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Maxwell Architecture has introduced a new instruction in PTX assembly called LOP3 which according to the NVIDIA blog:

"Can save instructions when performing complex logic operations on multiple inputs."

At GTC 2016, some CUDA developers managed to accelerated the atan2f function for Tegra X1 processor (Maxwell) with such instructions.

However, the below function defined within a .cu file leads to undefined definitions for __SET_LT and __LOP3_0xe2.

Do I have to define them in .ptx file instead ? if so, how ?

float atan2f(const float dy, const float dx) 
{
 float flag, z = 0.0f;
 __SET_LT(flag, fabsf(dy), fabsf(dx));

 uint32_t m, t1 = 0x80000000; 
 float t2 = float(M_PI) / 2.0f;

 __LOP3_0x2e(m, __float_as_int(dx), t1, __float_as_int(t2));
 float w = flag * __int_as_float(m) + float(M_PI)/2.0f; 

 float Offset = copysignf(w, dy);
 float t = fminf(fabsf(dx), fabsf(dy)) / fmaxf(fabsf(dx), fabsf(dy));

 uint32_t r, b = __float_as_int(flag) << 2;
 uint32_t mask = __float_as_int(dx) ^ __float_as_int(dy) ^ (~b);
 __LOP3_0xe2(r, mask, t1, __floast_as_int(t));

 const float p = fabsf(__int_as_float(r)) - 1.0f;
 return ((-0.0663f*(-p) + 0.311f) * (-p) + float(float(M_PI)/4.0)) * (*(float *)&r) + Offset;
}

Edit:

The macro defines are finally:

#define __SET_LT(D, A, B) asm("set.lt.f32.f32 %0, %1, %2;" : "=f"(D) : "f"(A), "f"(B))
#define __SET_GT(D, A, B) asm("set.gt.f32.f32 %0, %1, %2;" : "=f"(D) : "f"(A), "f"(B))
#define __LOP3_0x2e(D, A, B, C) asm("lop3.b32 %0, %1, %2, %3, 0x2e;" : "=r"(D) : "r"(A), "r"(B), "r"(C))
#define __LOP3_0xe2(D, A, B, C) asm("lop3.b32 %0, %1, %2, %3, 0xe2;" : "=r"(D) : "r"(A), "r"(B), "r"(C))
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  • 1
    Not sure where you came up with __SET_LT and __LOP3_0xe2. If you grabbed those from some online source I don't think you've identified it in your question. Anyway the most direct way to invoke a specific PTX instruction from CUDA C/C++ source code would be to use inline PTX. May 10, 2016 at 22:22
  • on-demand.gputechconf.com/gtc/2016/presentation/…
    – user1197918
    May 10, 2016 at 22:30
  • Check out last slide
    – user1197918
    May 10, 2016 at 22:30
  • Thank you for the link, but I cannot find any examples with LOP3
    – user1197918
    May 10, 2016 at 22:33
  • so are you asking a general question about how could I craft inline PTX to use a lop3.b32 PTX instruction, or are you asking the specific question what exactly do I need to do to make the __LOP3_0xe2 and other functions for the specific example to accelerate atan2f ? May 11, 2016 at 0:52

1 Answer 1

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The lop3.b32 PTX instruction can perform a more-or-less arbitrary boolean (logical) operation on 3 variables A,B, and C.

In order to set the actual operation to be performed, we must provide a "lookup-table" immediate argument (immLut -- an 8-bit quantity). As indicated in the documentation, a method to compute the necessary immLut argument for a given operation F(A,B,C) is to substitute the values of 0xF0 for A, 0xCC for B, and 0xAA for C in the actual desired equation. For example suppose we want to compute:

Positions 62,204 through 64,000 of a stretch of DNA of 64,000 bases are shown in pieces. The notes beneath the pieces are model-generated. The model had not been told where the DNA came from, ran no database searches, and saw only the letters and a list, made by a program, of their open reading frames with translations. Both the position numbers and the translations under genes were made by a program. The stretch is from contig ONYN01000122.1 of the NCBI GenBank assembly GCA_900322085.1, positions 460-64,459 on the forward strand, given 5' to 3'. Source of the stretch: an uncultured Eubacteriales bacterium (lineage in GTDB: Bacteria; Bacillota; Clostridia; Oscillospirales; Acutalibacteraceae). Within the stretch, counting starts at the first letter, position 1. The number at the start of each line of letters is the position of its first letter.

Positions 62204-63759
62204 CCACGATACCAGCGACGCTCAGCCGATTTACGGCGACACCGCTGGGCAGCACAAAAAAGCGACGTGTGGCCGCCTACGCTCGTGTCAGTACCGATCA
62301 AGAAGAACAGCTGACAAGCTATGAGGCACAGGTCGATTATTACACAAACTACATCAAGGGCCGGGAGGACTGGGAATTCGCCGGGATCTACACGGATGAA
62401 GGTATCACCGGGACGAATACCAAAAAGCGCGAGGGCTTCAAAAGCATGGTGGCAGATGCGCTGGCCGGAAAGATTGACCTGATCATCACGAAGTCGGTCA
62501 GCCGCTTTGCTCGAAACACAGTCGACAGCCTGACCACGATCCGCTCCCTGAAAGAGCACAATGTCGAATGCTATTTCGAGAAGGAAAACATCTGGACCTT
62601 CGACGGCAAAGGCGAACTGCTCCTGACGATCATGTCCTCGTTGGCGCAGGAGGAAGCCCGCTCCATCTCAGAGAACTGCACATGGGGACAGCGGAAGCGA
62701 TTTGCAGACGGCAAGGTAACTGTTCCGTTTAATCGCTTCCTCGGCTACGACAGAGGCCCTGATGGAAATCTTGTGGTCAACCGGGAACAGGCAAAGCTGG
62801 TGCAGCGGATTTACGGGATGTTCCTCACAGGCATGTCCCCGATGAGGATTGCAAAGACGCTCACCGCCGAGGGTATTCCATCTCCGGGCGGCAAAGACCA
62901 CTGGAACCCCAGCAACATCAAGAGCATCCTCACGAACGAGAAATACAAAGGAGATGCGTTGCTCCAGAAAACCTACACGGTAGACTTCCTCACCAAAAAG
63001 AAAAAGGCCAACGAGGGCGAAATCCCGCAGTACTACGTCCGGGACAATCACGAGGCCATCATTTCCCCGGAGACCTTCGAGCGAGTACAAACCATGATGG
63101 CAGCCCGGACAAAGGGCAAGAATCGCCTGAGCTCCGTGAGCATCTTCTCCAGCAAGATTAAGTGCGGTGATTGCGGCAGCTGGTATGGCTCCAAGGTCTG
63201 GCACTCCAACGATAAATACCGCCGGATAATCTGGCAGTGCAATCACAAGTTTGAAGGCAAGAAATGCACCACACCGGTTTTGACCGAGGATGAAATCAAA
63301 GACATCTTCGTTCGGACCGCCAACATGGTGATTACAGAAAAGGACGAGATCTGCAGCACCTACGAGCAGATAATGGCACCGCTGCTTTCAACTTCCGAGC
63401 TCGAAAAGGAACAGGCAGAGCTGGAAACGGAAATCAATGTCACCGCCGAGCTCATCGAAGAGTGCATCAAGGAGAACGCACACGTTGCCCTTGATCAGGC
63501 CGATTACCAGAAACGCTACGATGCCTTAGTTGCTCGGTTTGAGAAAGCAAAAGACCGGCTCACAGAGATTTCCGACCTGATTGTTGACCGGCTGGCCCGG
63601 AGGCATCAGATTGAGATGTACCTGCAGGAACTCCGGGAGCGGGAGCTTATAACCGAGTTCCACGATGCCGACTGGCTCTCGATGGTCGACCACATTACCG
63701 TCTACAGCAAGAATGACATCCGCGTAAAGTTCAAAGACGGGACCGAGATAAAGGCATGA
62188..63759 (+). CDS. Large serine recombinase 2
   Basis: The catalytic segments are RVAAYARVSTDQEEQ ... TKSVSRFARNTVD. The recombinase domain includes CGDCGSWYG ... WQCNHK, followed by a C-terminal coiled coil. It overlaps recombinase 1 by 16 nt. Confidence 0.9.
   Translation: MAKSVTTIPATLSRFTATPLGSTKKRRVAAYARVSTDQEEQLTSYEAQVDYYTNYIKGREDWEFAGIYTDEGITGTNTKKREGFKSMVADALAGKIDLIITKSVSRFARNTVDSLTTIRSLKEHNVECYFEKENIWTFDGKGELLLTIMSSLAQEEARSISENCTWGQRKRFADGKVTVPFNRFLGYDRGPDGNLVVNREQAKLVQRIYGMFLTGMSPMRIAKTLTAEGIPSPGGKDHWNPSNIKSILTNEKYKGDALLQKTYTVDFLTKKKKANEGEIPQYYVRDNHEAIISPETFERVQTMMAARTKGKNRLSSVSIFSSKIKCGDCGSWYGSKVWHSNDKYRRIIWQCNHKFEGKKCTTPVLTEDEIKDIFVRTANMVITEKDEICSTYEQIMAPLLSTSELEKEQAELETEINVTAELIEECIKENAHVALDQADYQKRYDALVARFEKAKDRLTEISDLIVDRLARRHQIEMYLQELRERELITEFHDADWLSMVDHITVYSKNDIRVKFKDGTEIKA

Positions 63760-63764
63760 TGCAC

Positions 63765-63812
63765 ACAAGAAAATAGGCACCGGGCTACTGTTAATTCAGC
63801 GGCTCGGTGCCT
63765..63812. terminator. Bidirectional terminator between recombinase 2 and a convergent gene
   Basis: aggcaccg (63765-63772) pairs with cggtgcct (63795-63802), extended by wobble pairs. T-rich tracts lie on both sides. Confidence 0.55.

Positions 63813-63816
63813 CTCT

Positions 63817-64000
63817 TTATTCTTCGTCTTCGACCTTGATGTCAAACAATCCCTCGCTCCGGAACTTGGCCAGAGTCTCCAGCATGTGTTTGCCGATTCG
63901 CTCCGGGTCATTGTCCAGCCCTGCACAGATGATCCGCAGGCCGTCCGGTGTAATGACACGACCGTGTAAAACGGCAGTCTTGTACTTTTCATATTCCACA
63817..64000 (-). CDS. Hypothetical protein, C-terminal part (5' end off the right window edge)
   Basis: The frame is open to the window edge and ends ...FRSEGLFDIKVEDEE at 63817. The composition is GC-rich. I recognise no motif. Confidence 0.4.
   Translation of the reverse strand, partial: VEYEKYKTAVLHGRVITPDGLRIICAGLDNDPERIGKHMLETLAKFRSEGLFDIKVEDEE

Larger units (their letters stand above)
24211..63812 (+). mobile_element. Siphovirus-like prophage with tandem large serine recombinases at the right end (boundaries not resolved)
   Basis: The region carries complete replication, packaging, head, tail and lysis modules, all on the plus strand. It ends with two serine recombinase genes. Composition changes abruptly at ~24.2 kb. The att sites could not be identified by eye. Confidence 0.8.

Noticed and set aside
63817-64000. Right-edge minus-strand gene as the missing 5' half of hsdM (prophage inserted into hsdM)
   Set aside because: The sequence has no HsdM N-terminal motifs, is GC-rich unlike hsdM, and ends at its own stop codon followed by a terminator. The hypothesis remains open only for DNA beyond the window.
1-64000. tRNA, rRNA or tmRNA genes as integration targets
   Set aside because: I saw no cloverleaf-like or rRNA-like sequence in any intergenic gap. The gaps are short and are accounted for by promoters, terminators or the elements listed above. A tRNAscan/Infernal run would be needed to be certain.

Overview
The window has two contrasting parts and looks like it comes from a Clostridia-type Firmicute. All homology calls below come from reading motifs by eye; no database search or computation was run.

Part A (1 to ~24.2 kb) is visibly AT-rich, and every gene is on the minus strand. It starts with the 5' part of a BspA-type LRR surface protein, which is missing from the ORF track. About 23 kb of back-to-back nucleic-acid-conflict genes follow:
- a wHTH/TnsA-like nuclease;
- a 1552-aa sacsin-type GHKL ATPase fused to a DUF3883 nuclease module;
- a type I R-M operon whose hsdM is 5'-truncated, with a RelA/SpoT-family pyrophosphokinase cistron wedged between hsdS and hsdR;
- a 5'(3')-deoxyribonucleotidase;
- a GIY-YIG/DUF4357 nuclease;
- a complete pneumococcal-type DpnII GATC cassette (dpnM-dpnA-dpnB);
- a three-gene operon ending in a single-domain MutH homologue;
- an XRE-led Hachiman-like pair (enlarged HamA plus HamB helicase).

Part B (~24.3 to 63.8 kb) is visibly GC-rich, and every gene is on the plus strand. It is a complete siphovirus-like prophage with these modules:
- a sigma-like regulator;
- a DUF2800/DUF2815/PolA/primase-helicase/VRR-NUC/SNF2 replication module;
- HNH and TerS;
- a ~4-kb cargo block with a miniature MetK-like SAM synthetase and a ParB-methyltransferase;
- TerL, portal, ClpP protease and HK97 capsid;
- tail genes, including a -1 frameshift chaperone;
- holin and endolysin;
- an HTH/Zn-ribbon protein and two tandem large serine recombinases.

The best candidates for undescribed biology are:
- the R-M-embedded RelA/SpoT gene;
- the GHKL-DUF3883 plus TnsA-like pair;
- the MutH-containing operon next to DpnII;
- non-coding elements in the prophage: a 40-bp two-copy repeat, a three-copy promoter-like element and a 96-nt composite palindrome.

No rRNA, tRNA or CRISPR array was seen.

F = (A || B) && (!C)   ((A or B) and (not-C))

Then we would compute immLut argument by:

immLut = (0xF0 | 0xCC) & (~0xAA)

Note that the specified equation for F is a boolean equation, treating the arguments A,B, and C as boolean values, and producing a true/false result (F). However, the equation to compute immLut is a bitwise logical operation.

For the above example, immLut would have a computed value of 0x54

If it's desired to use a PTX instruction in ordinary CUDA C/C++ code, probably the most common (and arguably easiest) method would be to use inline PTX. Inline PTX is documented, and there are other questions discussing how to use it (such as this one), so I'll not repeat that here.

Here is a worked example of the above example case. Note that this particular PTX instruction is only available on cc5.0 and higher architectures, so be sure to compile for at least that level of target.

$ cat t1149.cu
#include <stdio.h>

const unsigned char A_or_B_and_notC=((0xF0|0xCC)&(~0xAA));

__device__ int my_LOP_0x54(int A, int B, int C){
  int temp;
  asm("lop3.b32 %0, %1, %2, %3, 0x54;" : "=r"(temp) : "r"(A), "r"(B), "r"(C));
  return temp;
}

__global__ void testkernel(){

  printf("A=true, B=false, C=true,   F=%d\n", my_LOP_0x54(true, false, true));
  printf("A=true, B=false, C=false,  F=%d\n", my_LOP_0x54(true, false, false));
  printf("A=false, B=false, C=false, F=%d\n", my_LOP_0x54(false, false, false));
}


int main(){

  printf("0x%x\n", A_or_B_and_notC);
  testkernel<<<1,1>>>();
  cudaDeviceSynchronize();
}
$ nvcc -arch=sm_50 -o t1149 t1149.cu
$ ./t1149
0x54
A=true, B=false, C=true,   F=0
A=true, B=false, C=false,  F=1
A=false, B=false, C=false, F=0
$

Since immLut is an immediate constant in PTX code, I know of no way using inline PTX to pass this as a function parameter - even if templating is used. Based on your provided link, it seems that the authors of that presentation also used a separately defined function for the specific desired immediate value -- presumably 0xE2 and 0x2E in their case. Also, note that I have chosen to write my function so that it returns the result of the operation as the function return value. The authors of the presentation you linked appear to be passing the return value back via a function parameter. Either method should be workable. (In fact, it appears they have written their __LOP3... codes as functional macros rather than ordinary functions.)

Also see here for a method of understanding how the 8 bit truthtable (immLut) works for LOP3 at the source code level.

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